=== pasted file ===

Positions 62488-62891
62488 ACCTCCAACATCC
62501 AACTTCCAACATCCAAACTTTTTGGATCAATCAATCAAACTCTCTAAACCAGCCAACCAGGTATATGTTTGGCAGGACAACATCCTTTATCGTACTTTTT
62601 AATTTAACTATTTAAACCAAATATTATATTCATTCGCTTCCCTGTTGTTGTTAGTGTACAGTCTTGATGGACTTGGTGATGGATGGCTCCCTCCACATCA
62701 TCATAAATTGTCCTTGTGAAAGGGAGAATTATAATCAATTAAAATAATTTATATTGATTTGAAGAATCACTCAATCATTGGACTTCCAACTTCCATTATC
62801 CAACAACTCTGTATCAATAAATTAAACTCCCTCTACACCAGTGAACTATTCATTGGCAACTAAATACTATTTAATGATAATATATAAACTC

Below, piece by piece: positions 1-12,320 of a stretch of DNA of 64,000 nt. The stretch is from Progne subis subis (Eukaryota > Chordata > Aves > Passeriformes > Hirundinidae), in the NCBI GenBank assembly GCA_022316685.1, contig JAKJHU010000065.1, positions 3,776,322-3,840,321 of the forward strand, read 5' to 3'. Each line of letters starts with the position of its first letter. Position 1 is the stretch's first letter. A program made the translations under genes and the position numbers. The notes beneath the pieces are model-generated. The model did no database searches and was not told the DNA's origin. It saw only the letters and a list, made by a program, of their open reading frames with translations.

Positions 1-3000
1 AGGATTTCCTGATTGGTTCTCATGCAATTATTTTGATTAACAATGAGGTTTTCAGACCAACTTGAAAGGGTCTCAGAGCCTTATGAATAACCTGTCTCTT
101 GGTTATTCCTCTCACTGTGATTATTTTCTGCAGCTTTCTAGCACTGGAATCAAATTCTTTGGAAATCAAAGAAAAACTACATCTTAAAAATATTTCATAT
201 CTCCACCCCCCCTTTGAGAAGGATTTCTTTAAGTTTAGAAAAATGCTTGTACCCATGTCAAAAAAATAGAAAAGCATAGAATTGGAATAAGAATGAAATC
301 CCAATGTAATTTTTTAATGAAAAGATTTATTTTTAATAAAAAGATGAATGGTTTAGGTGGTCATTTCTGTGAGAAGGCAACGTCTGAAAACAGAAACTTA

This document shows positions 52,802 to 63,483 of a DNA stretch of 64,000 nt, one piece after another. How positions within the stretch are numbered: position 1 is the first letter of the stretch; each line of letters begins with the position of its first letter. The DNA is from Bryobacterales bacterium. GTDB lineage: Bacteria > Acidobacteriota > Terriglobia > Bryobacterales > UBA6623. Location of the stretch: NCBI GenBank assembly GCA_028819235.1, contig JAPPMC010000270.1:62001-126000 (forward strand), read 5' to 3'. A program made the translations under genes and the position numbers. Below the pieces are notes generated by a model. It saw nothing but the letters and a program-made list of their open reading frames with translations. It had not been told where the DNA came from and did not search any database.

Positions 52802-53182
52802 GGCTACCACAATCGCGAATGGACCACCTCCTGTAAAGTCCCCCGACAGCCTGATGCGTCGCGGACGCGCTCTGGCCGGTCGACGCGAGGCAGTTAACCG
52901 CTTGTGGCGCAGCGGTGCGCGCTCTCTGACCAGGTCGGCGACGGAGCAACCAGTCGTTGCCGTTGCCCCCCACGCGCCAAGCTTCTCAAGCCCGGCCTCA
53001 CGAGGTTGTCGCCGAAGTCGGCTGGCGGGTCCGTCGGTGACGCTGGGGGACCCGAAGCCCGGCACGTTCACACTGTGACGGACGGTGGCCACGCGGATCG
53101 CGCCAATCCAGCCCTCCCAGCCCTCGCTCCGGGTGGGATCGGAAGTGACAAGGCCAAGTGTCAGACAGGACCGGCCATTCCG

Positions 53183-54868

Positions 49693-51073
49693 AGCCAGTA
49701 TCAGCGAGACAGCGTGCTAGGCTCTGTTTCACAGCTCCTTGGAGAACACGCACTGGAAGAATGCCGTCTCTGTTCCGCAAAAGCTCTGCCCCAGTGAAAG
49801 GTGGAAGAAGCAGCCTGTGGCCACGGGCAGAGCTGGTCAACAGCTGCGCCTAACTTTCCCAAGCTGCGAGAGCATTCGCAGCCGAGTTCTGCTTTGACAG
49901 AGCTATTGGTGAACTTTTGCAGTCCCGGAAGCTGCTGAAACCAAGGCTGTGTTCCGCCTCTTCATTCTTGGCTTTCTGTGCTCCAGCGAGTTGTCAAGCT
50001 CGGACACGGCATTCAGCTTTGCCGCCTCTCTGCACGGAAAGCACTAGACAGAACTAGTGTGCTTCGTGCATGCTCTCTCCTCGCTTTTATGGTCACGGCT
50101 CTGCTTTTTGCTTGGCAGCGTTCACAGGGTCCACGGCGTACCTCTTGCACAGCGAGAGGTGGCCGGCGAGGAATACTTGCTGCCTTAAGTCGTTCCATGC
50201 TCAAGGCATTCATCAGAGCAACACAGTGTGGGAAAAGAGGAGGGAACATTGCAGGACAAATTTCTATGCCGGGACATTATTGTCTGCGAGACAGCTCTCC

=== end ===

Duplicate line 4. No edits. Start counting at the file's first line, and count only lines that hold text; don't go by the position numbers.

62601 AATTTAACTATTTAAACCAAATATTATATTCATTCGCTTCCCTGTTGTTGTTAGTGTACAGTCTTGATGGACTTGGTGATGGATGGCTCCCTCCACATCA